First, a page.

A long-overdue degree and hope for our future
Last Thursday was convocation for the School of Nursing and the School of Medicine, and those of us on the faculty had the joy of seeing our tremendous graduates receive their new degrees. Convocation is always a meaningful occasion, but this year’s stands out because we had the opportunity to grant a posthumous degree to Ethelbert Bartholomew.
Ethelbert should have been granted this degree 100 years ago, but the 1918 policy that banned Black medical students from Queen’s took away his opportunity to receive the degree he deserved.
You may remember that last month Principal Woolf and I signed a public letter of apology for this ban. Ethelbert’s son, Daniel Bartholomew, traveled to Kingston from Whitby to attend this apology ceremony, and I was grateful that he was able to be there.
Afterwards, at a dinner marking the occasion, Daniel looked at me and said: “There’s one more thing I’m wondering if you could do. Could you give my dad his degree?”
Now, this sounded like a great idea to me, but I was somewhat taken aback by this simple yet profound request. So, being a polite dean, I told him I would see what I could do. Granting a degree is a complicated process, and it isn’t something I could just do on my own. Even if it were possible, I was afraid that it might take a long time. Universities, you might know, don’t exactly move at lightning speed.
So that evening, I spoke to Ann Tierney, our Vice-Provost and Dean of Student Affairs, and she said, “we can do this!”
The next day I spoke to our Director of Diversity, Mala Joneja, and she said, “we can do this!”
To my great thrill, everyone at Queen’s jumped into action with great commitment to granting this degree. Processes that would normally take us a year got finished within a month. Daniel asked for this degree in April, and we were able to confer it in May.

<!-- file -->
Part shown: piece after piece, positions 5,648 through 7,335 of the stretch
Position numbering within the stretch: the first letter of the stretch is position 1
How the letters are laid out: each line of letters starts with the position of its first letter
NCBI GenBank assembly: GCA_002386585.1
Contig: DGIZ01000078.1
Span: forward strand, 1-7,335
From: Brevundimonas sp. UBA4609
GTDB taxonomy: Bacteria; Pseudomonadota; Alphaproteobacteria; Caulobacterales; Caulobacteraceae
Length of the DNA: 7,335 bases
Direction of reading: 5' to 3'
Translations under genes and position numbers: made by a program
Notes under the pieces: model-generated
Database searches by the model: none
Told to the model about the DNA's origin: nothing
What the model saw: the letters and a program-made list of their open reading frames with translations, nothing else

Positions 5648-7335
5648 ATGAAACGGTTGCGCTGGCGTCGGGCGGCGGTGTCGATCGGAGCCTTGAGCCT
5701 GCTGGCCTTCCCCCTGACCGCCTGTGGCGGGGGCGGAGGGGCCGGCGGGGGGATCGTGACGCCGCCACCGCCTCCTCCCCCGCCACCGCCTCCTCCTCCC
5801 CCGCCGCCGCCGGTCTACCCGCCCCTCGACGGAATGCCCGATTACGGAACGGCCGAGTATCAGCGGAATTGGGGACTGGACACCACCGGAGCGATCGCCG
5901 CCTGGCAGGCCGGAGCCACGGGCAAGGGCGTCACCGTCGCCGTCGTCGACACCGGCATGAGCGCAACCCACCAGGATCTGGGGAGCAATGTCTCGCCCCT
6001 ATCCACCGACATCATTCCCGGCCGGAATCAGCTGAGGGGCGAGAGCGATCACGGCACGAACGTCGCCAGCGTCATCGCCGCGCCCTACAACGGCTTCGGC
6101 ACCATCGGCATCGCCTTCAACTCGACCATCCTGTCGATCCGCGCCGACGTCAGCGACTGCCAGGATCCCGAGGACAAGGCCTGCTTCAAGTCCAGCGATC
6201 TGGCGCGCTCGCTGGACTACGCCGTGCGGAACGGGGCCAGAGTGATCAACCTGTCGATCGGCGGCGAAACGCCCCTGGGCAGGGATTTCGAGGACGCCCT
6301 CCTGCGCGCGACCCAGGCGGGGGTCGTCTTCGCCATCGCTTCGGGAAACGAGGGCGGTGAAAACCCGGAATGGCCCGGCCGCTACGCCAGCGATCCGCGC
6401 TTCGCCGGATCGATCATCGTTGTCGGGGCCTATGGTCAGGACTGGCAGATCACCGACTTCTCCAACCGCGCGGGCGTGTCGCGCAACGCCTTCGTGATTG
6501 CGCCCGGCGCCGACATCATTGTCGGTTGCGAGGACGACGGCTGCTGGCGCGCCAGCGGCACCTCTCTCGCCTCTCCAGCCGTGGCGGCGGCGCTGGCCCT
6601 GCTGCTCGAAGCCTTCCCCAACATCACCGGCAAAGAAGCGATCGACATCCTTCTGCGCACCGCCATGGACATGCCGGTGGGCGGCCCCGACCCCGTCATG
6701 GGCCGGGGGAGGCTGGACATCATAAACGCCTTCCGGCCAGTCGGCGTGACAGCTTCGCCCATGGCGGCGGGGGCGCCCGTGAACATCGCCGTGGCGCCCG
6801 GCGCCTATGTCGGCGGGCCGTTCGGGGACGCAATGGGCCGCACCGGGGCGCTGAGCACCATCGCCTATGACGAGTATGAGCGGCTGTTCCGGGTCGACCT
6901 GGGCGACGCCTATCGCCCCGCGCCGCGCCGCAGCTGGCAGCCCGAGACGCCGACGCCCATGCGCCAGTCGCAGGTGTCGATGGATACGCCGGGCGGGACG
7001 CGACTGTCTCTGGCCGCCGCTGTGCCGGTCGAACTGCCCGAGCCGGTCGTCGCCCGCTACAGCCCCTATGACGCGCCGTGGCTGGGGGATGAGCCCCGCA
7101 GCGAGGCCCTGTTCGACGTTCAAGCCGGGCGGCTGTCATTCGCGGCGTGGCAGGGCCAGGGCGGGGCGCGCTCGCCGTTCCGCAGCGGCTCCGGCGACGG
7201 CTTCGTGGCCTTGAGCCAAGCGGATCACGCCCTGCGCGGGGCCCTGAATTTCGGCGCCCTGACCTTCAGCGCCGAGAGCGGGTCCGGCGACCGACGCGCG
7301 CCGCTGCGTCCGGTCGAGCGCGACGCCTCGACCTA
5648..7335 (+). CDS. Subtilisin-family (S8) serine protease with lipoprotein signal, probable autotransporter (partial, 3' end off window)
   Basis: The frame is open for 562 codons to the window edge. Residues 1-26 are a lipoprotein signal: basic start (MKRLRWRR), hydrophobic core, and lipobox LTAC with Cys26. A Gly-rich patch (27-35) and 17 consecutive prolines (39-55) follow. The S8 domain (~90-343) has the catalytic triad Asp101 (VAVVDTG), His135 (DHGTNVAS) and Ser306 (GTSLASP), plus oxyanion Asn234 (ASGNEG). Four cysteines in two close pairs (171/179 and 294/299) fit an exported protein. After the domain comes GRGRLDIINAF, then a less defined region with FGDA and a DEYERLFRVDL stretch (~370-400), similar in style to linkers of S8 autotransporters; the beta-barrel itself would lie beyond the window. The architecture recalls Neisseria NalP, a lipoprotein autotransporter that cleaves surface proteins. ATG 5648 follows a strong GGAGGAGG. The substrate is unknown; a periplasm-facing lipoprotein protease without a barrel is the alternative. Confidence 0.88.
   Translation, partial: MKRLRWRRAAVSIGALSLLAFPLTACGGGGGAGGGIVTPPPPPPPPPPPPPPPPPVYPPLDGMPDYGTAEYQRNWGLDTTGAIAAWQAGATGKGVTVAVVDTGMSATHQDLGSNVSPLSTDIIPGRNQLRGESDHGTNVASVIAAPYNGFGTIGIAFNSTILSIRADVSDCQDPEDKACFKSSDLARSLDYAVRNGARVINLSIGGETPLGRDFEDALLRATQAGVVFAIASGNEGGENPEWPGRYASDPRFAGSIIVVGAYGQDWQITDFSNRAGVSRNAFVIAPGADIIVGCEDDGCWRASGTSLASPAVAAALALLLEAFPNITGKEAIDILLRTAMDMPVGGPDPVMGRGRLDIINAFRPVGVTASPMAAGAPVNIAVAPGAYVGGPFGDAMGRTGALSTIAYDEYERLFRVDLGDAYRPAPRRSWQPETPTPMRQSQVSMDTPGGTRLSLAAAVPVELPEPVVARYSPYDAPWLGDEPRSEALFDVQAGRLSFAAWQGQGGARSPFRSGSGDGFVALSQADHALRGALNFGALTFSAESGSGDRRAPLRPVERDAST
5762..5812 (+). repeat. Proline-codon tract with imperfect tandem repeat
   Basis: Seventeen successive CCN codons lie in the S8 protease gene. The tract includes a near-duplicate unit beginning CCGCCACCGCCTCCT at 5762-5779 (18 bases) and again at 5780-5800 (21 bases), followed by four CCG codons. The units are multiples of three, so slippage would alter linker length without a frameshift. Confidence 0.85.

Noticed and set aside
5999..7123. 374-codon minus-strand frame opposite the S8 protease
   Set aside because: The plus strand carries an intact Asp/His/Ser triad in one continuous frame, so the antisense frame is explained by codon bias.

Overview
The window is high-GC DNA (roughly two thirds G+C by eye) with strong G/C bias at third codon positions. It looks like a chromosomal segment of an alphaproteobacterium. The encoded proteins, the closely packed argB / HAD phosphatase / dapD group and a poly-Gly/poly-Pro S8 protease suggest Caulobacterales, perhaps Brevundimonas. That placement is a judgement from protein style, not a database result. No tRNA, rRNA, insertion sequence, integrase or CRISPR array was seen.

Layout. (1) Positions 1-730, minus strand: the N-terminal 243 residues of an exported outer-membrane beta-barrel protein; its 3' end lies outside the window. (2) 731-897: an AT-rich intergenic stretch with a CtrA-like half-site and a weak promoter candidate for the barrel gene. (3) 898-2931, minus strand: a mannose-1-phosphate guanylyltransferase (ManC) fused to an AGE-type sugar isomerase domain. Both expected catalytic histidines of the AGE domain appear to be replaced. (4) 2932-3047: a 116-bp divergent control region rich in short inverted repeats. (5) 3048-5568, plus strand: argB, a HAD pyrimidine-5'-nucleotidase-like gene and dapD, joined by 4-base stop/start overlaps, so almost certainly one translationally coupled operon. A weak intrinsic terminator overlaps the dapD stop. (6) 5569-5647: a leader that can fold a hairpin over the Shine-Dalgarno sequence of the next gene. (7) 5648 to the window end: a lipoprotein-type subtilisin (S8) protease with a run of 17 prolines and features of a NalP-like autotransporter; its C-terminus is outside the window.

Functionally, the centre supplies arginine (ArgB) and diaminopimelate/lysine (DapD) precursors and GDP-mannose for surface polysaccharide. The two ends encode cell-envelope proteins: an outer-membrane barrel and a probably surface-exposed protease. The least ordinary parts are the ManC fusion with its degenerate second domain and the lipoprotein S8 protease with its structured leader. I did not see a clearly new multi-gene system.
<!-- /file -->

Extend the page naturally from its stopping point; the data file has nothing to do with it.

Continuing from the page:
Conferring this degree was made all the more meaningful by the fact that Daniel and other members of Ethelbert’s family members came to Kingston to attend convocation. Two of Ethelbert’s descendants even agreed to accept the degree on his behalf: Dr. Maria Bartholomew, his great niece, and Rosalind Bartholomew, his granddaughter.
I am so grateful to all the members of the Bartholomew family who joined us for convocation. Handing Ethelbert’s long-overdue degree to Maria and Rosalind will stay with me as one of the most meaningful moments in my time as dean. I am also grateful to PhD candidate, Edward Thomas, for his incredible and diligent work in unearthing many of the details of this story through his research.
The ban of 1918 is certainly a sad moment from our past, but, as I stood in front of our new graduates, I felt immense hope for our future. When it comes to embracing diversity, the class of 2019 is light years ahead of where we were, as a society, in 1918. Undoubtedly, they are even light years ahead of my generation.
It’s thrilling to see the ways in which they have all embraced inclusivity in the classroom, around campus, and in the hospital. For this generation, the drive to promote equity and diversity is part of who they are as people. And I know that they will all continue to work to make Canada a more equitable society as they embark on the next stage of their careers.
If you have any words of encouragement for our new graduates, please share them in the comments below. Or better yet, please stop by the Macklem House: my door is always open.
Thank you to Andrew Willson for his assistance in preparing this blog.